Retailers’ long-standing fear of ‘showrooming’ – the process whereby shoppers look at products in-store and buy elsewhere, often online, at a lower price – is warranted. 451 Research finds nearly half of smartphone owners have used their devices to compare prices and find reviews while shopping in a retail store, and of those, 42 percent have bought the item from a cheaper online alternative instead. More recently, however, the reverse phenomenon, known as ‘webrooming’ – by which shoppers research items online and purchase in-store – is taking off.
Webrooming has largely been fueled by shoppers’ growing demand for immediacy, and enabled by the spike in retailers offering same-day in-store pickup. The Gap and Banana Republic, for instance, increased their number of same-day compatible locations from approximately 600 to 900 between November 2013 and May 2014. In the first year alone, they saw more than a half-million orders placed.
Building on a pilot of about a dozen stores in Washington, D.C. in November 2013, Macy’s experienced promising traction early on and extended the service to all 675 full-line stores by June. A multitude of other retailers have either jumped into the same-day fray or expanded their pilots, including Target, Best Buy, Nordstrom, Staples and Kmart.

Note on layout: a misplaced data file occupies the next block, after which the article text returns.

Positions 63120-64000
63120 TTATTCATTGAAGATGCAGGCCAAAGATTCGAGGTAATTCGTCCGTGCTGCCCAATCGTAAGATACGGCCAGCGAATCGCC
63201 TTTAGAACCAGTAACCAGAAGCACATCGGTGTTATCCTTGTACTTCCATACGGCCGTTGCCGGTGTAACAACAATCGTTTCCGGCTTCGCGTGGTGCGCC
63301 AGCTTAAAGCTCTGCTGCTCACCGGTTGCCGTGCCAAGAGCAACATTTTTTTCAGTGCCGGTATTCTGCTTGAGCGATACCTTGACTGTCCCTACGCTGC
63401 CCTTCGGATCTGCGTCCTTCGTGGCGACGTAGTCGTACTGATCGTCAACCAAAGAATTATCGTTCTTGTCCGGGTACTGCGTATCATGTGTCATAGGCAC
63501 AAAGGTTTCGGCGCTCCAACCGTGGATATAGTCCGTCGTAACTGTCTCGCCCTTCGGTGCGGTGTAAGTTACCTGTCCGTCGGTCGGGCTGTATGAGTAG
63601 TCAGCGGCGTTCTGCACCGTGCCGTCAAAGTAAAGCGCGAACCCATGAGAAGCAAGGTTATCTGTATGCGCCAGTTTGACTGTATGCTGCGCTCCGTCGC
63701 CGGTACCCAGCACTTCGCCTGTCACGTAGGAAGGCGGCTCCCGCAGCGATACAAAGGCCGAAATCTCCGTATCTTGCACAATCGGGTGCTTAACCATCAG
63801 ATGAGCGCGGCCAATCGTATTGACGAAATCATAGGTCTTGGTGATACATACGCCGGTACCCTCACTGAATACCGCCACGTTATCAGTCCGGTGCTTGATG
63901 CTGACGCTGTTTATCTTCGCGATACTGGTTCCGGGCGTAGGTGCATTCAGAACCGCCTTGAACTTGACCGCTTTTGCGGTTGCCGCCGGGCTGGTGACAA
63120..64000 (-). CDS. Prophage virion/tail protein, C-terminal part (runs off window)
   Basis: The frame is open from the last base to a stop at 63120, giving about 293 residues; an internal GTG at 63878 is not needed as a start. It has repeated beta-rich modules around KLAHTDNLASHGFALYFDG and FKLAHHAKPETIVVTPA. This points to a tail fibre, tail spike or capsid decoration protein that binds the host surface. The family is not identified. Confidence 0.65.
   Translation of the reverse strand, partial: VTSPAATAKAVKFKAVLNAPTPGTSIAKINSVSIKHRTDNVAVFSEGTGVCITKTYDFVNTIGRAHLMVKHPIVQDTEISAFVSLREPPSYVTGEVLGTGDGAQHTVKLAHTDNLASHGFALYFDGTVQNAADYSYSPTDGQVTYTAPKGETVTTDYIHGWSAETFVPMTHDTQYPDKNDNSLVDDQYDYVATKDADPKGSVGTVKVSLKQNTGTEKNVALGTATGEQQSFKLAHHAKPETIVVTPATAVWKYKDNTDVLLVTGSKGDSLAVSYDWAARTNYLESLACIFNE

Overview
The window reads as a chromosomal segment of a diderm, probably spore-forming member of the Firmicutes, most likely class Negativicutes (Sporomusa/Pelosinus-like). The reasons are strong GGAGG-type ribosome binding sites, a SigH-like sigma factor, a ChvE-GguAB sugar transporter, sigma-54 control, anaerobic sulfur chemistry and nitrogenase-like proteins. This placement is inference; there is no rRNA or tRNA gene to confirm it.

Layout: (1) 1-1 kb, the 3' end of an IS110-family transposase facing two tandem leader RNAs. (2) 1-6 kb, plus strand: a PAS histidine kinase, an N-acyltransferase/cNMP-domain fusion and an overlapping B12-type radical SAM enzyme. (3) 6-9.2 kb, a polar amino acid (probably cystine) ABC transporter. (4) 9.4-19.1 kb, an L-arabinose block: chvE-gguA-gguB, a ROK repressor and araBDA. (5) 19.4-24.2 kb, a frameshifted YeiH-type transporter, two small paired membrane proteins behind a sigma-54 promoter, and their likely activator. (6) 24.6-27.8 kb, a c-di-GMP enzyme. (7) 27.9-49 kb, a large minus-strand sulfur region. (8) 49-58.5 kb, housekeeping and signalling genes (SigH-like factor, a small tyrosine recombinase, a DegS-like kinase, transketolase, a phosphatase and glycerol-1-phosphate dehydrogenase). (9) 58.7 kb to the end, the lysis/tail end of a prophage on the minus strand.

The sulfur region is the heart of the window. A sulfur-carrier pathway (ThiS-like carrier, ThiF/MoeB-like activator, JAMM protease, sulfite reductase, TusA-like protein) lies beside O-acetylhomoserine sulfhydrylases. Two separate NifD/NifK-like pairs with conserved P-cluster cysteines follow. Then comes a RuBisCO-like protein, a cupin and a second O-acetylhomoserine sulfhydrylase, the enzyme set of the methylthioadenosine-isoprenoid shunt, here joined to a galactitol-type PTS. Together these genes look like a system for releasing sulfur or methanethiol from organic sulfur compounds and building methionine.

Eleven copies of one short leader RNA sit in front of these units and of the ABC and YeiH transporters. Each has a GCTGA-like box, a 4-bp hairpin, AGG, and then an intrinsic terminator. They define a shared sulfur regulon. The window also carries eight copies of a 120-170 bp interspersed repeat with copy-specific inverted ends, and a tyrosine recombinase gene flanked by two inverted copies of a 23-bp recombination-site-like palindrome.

Walmart serves as a recent success story, reporting strong take-up of same-day pickup over the holiday season, with Cyber Monday 2014 proving to be its biggest day ever for the service. The retail juggernaut saw orders spike 70 percent over 2013, at least in part fueled by this trend. As webrooming grows in popularity, same-day pickup is becoming table stakes for retailers, underscoring the importance of investing in omnichannel technologies.
In response to showrooming, many merchants – including the likes of Best Buy and Staples – have implemented programs that match the price of an identical item shoppers find cheaper elsewhere. These so-called ‘price-match guarantees’ can be viewed as another factor contributing to the webrooming boom, allowing consumers to comparison shop from the comfort of their own homes and pick up the item of their choosing in a participating store at the lowest possible price. Of those who have used their smartphones to compare prices, we find 29 percent have requested a price match from a retailer. We also find that merchants not offering price-match programs may now be at a severe disadvantage, given 40 percent of those who use smartphones for price comparison have purchased a product from a nearby store with a lower price.
As webrooming increasingly takes hold, merchants must work to eliminate friction across all touch points while unearthing new sources of value. To execute, developing an understanding of how shoppers interact with their brand across the journey rather than pursuing a siloed, channel specific view of each customer is critical. This is where mobile has the strongest story to tell, and the opportunity it presents as the lynchpin that bridges the virtual and physical domains to help retailers attain a more holistic view of their customer interactions cannot be understated.